Convergence, Nothing – That’s Commoditization!

IT takes square-aim at the AV Integration market. Enough’s enough!

So, the other evening, I’m sitting at home relaxing with my husband-slash-business partner when he looks up from his laptop with an outraged mien and exclaims, “You’ve gotta be kidding me!” (or slightly more profane words to that effect). Of course, I ask, “What’s up?” and he directs me to the Dell website, where, amongst an ever-increasing list of AV products and services being sold by this computer giant, we spied the magic word: Crestron. This morning, a tweet from RAVE news pointed out that CDW, another IT monster, is also selling Crestron… direct to end users… at a single-digit markup. To quote Slim Pickins, “What in the wide wide world of sports is a-goin’ on here??”

 

For the past 5-10 years, the IT/AV convergence has been heralded by folks at Infocomm and NSCA and throughout the industry as a fantastic opportunity to expand our market reach and bring AV to an entire new field of customers. Yet, the first steps in that direction came in the form of Dell and Best Buy and even Staples (!) selling projectors at extremely low margins, direct to end users. This commoditized projectors and drove most AV companies out of competition for projector sales. Few AV companies sell projectors any more, except for the extremely high-end Christies and Digital Projections – the ones out of reach for your average company but not for deep-pocketed government agencies and the occasional corporate headquarters. “Well,” we all said back then, “It’s only projectors. Every one is moving to flat-panels anyways. Besides, the real money is in the integration – all those boxes that live in the rack and make it all work together.” And we let it slide.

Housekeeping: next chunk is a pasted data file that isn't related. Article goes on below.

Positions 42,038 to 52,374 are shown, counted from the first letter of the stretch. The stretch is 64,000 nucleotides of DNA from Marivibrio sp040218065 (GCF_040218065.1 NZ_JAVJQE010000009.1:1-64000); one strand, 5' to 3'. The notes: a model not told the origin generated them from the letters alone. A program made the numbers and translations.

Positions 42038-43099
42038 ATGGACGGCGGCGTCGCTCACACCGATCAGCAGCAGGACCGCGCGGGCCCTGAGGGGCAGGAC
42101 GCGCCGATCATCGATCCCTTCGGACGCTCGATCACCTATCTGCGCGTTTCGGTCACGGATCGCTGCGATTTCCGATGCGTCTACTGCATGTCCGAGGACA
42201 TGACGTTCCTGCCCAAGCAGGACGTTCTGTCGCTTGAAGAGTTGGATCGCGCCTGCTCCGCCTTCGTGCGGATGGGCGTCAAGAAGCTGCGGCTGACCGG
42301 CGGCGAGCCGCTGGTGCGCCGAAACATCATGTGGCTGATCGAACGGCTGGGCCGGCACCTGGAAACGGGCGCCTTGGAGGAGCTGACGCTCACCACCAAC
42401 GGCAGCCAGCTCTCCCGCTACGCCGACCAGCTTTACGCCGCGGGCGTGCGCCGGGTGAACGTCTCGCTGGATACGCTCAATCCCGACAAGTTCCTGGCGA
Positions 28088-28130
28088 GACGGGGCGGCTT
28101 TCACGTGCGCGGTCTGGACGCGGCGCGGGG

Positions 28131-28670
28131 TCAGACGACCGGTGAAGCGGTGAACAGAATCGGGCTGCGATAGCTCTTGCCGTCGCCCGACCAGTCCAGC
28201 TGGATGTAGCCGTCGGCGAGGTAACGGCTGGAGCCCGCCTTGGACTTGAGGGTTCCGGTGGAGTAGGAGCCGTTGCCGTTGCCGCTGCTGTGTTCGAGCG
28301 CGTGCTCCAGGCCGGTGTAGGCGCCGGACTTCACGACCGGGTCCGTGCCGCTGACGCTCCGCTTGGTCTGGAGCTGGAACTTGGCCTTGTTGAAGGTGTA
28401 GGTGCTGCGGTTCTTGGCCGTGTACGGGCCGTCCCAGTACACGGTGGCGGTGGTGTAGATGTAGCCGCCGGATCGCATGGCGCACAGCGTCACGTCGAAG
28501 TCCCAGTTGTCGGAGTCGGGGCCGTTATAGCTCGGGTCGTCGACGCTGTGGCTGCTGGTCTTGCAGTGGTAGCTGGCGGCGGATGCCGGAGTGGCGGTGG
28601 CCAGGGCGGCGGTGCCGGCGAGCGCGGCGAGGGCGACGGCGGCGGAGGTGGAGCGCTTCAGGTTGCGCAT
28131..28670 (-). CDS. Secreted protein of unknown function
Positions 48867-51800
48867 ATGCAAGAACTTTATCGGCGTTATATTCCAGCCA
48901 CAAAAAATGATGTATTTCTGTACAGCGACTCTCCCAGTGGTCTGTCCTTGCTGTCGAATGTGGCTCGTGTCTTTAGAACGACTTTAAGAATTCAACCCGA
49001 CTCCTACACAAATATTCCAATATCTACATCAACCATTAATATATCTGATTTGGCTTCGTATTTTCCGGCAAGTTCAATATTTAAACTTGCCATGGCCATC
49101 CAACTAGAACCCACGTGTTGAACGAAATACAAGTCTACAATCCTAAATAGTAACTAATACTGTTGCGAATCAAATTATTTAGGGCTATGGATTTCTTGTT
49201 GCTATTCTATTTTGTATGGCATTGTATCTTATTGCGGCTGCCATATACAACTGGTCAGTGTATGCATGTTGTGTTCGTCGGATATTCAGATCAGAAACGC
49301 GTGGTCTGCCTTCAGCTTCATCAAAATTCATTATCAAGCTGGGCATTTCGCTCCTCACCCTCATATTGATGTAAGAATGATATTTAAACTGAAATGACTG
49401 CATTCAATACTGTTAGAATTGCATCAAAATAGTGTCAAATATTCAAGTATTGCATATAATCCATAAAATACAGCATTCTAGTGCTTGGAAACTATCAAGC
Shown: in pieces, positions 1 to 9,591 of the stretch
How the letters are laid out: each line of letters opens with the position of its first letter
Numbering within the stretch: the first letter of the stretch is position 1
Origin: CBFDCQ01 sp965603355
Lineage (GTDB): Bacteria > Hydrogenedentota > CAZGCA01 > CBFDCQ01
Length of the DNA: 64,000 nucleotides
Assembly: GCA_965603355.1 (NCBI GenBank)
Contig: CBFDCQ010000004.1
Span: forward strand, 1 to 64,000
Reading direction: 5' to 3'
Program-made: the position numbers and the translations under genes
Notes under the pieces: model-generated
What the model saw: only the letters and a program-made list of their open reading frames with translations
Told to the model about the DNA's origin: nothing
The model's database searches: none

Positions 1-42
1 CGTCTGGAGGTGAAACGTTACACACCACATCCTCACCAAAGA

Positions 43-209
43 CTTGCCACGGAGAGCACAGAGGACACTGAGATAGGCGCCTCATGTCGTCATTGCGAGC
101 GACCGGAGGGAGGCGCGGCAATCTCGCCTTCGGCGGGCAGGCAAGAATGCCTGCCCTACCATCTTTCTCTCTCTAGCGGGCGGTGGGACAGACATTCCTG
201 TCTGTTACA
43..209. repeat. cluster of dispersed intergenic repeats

Then, IT companies started carrying or manufacturing switchers and other ‘boxes in the rack’ and we all said, “Well, that’s encroaching on our market a bit… but it’s still okay. Our boxes are better than theirs and besides, we’ve got all the experience and the know-how. Plus, it’s all about CONTROLLING the systems. It’s not really a high-end AV system without the slick control aspect. We’ve got this.” And we let it slide.